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Boat Race 2024: Cambridge University Boat Club women’s president Jenna Armstrong excited by potential of new-look crew





There is a contrast between the two Cambridge University Boat Club crews that will contest the Gemini Boat Races on Saturday (30 March).

The men’s boat will be top heavy with experience, with five of the athletes being returnees from 12 months ago when Cambridge swept aside their Oxford counterparts in every division.

Whereas the women’s boat will have just two members that know what it is like to tackle the top race.

CUBC Women’s president Jenna Armstrong. Picture: Keith Heppell
CUBC Women’s president Jenna Armstrong. Picture: Keith Heppell

However, the majority of those selected have been part of the club for a number of years and they also have a number of Blondie victories between them.

And president Jenna Armstrong – one of the two Blues in the boat alongside Carina Graf – believes that the group has gelled well over recent months.

She said: “Every year is really different. The 2022 season was very different because of how many Olympians and world champions were involved.

CUBC's Women's 2024 Boat Race crew. Picture: Paul Sanwell/OP Photographic
CUBC's Women's 2024 Boat Race crew. Picture: Paul Sanwell/OP Photographic

“Compared to last year, it feels pretty similar. We’re incredibly fit, maybe even fitter than the previous year.

“What makes this year’s group unique is we have quite a few athletes that have come up through the college programme, into Blondie and they are now making the step into the Blue boat. We had a lot looking to make that step.

“They’re excited, keen and really eager to learn. I’ve noticed that a lot from this group.

“It’s fun to lead a group of athletes that have been in the system for quite a long time. They already know each other, they’ve already gelled together and they speak a common language.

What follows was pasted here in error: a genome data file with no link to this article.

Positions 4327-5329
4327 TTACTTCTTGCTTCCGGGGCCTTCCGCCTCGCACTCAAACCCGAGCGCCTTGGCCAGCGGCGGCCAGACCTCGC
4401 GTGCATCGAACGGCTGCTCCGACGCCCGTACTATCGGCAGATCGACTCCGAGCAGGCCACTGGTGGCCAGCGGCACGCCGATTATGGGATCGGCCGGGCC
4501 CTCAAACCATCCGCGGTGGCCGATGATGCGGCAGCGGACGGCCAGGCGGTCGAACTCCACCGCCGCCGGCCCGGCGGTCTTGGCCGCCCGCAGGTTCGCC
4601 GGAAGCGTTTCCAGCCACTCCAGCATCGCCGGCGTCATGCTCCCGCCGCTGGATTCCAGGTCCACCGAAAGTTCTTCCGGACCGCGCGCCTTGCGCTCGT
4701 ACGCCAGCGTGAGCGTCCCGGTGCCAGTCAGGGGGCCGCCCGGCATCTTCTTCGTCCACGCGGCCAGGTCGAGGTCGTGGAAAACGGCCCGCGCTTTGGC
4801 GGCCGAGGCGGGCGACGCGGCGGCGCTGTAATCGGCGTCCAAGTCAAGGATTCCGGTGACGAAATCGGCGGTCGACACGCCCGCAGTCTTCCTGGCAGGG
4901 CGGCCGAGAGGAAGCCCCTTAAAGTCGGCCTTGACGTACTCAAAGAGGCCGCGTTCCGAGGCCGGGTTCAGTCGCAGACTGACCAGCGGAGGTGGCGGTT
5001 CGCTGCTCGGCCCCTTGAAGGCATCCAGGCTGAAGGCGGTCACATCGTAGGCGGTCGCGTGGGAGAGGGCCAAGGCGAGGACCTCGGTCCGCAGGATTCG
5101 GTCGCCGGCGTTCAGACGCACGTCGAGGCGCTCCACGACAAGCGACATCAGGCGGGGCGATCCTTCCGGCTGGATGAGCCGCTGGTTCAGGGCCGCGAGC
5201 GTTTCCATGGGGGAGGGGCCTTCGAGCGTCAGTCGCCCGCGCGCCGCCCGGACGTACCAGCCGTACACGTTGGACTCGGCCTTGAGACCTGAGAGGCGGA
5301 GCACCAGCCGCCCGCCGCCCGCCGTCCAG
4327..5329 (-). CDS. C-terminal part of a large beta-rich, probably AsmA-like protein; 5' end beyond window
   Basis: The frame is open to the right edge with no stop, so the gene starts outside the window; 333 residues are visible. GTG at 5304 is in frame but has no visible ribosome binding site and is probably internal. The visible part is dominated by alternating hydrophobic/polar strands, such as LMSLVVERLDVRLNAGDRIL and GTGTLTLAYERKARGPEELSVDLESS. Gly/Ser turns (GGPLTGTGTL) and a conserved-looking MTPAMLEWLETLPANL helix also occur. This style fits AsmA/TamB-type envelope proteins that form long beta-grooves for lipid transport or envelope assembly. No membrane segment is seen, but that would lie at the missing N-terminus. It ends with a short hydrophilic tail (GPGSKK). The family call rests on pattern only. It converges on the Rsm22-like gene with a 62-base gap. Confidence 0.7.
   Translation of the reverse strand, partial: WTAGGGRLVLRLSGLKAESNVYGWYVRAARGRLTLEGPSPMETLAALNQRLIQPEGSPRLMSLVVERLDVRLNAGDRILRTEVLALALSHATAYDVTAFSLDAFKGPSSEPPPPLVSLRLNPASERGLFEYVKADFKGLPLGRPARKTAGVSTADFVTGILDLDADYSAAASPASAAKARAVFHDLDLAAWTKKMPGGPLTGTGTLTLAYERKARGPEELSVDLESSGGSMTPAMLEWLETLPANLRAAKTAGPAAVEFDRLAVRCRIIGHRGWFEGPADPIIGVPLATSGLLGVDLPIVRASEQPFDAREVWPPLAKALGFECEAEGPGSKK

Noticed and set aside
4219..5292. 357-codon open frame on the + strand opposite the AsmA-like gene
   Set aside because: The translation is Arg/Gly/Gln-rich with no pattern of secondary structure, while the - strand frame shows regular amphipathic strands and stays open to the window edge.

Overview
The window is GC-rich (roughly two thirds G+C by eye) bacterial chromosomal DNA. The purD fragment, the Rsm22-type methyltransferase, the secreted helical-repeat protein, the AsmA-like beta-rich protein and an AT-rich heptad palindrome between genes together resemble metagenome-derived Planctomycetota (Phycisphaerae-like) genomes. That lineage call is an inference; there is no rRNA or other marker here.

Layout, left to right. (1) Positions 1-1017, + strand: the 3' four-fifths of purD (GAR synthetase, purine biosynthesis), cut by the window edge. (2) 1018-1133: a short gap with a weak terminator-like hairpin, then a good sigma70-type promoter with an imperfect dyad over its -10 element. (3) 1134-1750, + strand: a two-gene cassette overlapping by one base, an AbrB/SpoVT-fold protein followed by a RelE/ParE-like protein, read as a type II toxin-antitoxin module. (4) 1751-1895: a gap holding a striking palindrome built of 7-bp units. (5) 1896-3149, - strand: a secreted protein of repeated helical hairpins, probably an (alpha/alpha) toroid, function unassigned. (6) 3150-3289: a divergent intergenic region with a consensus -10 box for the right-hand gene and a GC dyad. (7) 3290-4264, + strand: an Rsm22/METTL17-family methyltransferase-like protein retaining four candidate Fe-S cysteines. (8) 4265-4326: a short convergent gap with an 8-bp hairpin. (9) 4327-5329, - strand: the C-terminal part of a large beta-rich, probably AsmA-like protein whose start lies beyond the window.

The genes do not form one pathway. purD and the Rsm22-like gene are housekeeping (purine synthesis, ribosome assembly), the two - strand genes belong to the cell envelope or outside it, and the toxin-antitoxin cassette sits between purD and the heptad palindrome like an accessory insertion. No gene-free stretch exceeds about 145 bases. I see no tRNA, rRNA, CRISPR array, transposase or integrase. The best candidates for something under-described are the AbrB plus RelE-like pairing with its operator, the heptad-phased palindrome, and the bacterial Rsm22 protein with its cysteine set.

“We’ve been able to build on all of the work that has been done in recent years and we’re looking strong because of it.”

As well as being responsible for her own performance, in her role as president, Armstrong has also had to keep more than one eye on the progress of the rest of the squad.

Yet it is a role that the former skier has taken in her stride – thanks in part to the leaders within the group.

She added: “I’ve found it quite manageable.

“I spoke to a few prior presidents before I took on the role and so I knew what to expect.

“They gave me some good insight and it’s made it easier.

“I’ve been blessed with a great group. A lot of the leadership actually comes from them and that’s made the position a lot easier.

“As well as focusing on my own rowing, it’s about empowering the other athletes in the crew to help them be the best version of themselves.

“I’ve been a little more intentional about making sure other voices are heard in the boat and encouraging people to speak out.

“I try to speak less and less as the season goes on.

“There’s so much knowledge that can be shared among the whole squad.

“If we hit a dead end and nobody is speaking I’ll jump in, but otherwise I try to stay quiet and see what ideas other people come up with first.

“It’s been very much a case of one day at a time.

“It’s tough to not think about the outcome, but ultimately the outcome is based on what we do every day, every stroke and every outing.

“I’ve been trying really hard to be present in what we’ve been doing right now, knowing that the results will take care of themselves if we put in the work.”



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